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SEC Proposes Conditional “Finder” Exemptions to Broker-Dealer Registration Requirements

October 9, 2020 Download PDF

In an effort to assist small businesses with their capital raising needs, the SEC recently proposed an exemptive order (available here) which, if issued, would offer limited conditional exemptions from broker-dealer registration for natural persons who assist non-Exchange Act reporting issuers in raising capital from accredited investors (“Finders”).  To assist  non-reporting issuers in understanding the permissible activities, requirements and limitations set out in the proposed exemptive order, the SEC also posted two education tools on its website (available here). 

Background

For years, the regulatory status of persons who play discrete roles in bridging the funding gap between issuers and investors has been unclear. The question has been at what point does someone with a “rolodex” of contacts who is willing, for a fee, to assist issuers in finding investors (hence the term “Finders”) cross the line and trigger broker-dealer registration.  Specifically, at what point is someone “engaged in the business of effecting transactions in securities for the account of others,” which invariably turns on the relevant facts and circumstances.  The issue has been particularly relevant for smaller businesses  because, as the SEC noted in its proposing release, the uncertainty as to where that line is drawn has meant that some engage in activities that should be regulated, while others have declined to play a useful role because of the uncertainty associated with capital raising without broker-dealer registration.  In the meantime, smaller private businesses, in particular, have faced significant challenges in their quest to identify and contact investors who can provide much needed capital to enable these companies to fund growth and achieve scale.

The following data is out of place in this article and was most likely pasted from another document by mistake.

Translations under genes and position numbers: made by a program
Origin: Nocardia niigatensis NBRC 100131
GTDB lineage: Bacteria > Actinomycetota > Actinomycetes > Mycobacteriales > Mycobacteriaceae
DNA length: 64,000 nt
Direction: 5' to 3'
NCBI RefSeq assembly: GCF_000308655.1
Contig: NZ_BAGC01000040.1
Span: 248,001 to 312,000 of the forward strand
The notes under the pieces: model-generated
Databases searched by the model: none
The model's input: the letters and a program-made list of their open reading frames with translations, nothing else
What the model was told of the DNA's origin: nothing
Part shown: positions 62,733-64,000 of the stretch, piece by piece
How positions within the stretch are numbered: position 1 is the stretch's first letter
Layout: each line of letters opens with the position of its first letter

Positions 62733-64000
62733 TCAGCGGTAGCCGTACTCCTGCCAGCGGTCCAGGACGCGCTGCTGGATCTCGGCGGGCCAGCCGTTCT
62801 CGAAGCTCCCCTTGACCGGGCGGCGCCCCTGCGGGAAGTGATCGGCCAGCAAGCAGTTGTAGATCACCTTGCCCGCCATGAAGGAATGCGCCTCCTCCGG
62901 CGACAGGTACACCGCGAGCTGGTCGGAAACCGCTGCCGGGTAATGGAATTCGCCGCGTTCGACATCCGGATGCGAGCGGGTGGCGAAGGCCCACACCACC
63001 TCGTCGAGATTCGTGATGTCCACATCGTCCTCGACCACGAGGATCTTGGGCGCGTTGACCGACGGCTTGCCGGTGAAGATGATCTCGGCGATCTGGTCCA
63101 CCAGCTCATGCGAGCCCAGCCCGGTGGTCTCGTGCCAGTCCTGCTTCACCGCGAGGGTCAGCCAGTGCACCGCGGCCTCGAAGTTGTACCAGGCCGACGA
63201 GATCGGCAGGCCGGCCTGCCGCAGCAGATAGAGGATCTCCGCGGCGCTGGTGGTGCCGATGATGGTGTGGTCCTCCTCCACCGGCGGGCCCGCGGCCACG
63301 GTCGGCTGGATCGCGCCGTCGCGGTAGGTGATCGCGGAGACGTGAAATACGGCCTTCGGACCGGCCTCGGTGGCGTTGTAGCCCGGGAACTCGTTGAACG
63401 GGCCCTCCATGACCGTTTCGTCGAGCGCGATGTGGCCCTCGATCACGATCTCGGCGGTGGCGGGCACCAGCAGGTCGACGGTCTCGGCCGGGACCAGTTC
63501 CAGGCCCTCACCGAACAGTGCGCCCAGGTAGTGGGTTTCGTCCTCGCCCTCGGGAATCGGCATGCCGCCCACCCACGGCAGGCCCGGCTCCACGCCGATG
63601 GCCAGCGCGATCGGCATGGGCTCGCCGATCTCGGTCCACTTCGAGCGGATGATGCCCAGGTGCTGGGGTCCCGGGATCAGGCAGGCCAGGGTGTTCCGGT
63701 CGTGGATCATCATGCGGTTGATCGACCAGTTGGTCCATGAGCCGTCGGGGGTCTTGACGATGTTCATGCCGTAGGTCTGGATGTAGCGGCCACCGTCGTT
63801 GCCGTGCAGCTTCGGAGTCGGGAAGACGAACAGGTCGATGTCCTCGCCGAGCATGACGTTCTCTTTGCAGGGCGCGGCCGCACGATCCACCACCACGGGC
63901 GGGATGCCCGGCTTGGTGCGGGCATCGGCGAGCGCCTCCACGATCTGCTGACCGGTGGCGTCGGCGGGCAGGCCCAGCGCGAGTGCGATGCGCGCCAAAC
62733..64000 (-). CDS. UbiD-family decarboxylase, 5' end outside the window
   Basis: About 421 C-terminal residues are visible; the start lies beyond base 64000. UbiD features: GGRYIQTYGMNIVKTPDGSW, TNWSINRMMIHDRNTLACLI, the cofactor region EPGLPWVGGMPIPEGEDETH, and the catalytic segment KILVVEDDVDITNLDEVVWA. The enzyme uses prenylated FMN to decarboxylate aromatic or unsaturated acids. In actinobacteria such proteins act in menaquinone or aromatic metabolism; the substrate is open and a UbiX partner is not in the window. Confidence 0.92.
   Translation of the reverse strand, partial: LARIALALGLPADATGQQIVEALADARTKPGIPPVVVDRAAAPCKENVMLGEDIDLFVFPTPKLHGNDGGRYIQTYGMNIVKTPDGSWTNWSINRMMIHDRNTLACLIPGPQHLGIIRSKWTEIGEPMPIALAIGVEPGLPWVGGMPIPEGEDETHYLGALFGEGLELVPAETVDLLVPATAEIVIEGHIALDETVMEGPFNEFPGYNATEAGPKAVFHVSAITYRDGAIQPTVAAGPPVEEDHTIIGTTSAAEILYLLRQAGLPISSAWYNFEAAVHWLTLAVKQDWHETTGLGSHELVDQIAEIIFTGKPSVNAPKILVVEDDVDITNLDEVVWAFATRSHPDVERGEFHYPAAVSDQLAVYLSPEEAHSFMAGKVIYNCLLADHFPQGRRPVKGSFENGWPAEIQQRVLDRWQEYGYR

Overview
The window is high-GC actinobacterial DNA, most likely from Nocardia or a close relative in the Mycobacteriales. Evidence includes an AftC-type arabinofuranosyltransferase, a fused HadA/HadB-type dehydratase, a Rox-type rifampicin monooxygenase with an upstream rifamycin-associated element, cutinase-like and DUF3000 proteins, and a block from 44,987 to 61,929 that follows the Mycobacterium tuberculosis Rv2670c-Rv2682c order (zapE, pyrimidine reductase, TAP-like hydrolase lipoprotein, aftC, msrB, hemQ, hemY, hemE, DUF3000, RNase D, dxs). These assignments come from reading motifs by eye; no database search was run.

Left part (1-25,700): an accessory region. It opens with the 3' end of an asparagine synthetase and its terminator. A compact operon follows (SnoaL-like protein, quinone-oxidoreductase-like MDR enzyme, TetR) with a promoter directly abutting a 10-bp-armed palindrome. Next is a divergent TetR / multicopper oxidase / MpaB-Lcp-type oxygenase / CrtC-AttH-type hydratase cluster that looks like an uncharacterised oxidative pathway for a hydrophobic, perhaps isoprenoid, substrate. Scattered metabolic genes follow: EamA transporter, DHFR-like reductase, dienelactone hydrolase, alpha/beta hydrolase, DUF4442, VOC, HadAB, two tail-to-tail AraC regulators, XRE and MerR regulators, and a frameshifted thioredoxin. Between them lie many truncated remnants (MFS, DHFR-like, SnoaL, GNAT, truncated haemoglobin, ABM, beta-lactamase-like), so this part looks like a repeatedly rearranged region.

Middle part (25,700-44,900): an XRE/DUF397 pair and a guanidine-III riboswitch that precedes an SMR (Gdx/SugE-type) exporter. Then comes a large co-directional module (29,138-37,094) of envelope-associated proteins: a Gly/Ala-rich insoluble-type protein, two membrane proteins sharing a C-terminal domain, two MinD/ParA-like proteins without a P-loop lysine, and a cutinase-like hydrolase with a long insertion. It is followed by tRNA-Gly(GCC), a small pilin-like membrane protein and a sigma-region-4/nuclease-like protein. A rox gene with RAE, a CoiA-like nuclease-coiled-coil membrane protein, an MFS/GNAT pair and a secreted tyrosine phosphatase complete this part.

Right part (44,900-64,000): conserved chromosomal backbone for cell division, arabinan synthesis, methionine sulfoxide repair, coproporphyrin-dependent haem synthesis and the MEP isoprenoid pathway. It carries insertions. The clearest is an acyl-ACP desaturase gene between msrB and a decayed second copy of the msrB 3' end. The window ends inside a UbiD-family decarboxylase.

In 2005, an ABA Task Force recommended a simplified system to allow small issuers to solicit investors with a reduced level of regulation.  The Department of the Treasury and various SEC advisory committees also recommended a separate regime for Finders.  In 2014, the SEC staff issued a no-action letter for persons facilitating transactions in securities in connection with the transfer of ownership of controlling interests in privately held operating companies (the “M&A Broker Letter”).  

In keeping with one of its missions, namely facilitating capital formation in the United States, the SEC now has proposed conditional exemptions for Finders. 

Proposed Exemptive Order   

The proposal creates two classes of Finders exempt from broker-dealer registration – Tier I Finders and Tier II Finders – that would be distinguished by the types of activities they may engage in and the disclosure they would be required to provide, and sets forth a number of conditions that would need to be met by both classes of Finders.

Tier I Finders.  A Tier I Finder’s activities would be limited to providing contact information (such as name, telephone number, e-mail address, and social media information) of potential investors in connection with only one capital raising transaction by a single issuer within a 12-month period.  The Tier I Finder may not have any contact with potential investors about the issuer. 

Tier II Finders. A Tier II Finder would be permitted to engage in the same activities as a Tier I Finder as well as  these additional limited solicitation-related activities:

  • identifying, screening and contacting potential investors;
  • distributing issuer offering materials to investors;
  • discussing issuer information included in any offering materials, provided that the Finder does not provide any advice as to the valuation or advisability of the investment; and
  • arranging or participating in meetings with the issuer and investor.

Tier II Finders would need to provide certain disclosures to potential investors, including:

  • the name of the Tier II Finder and the name of the issuer;
  • a description of the relationship between the Tier II Finder and the issuer;
  • a statement regarding the compensation arrangements between the Tier II Finder and the issuer;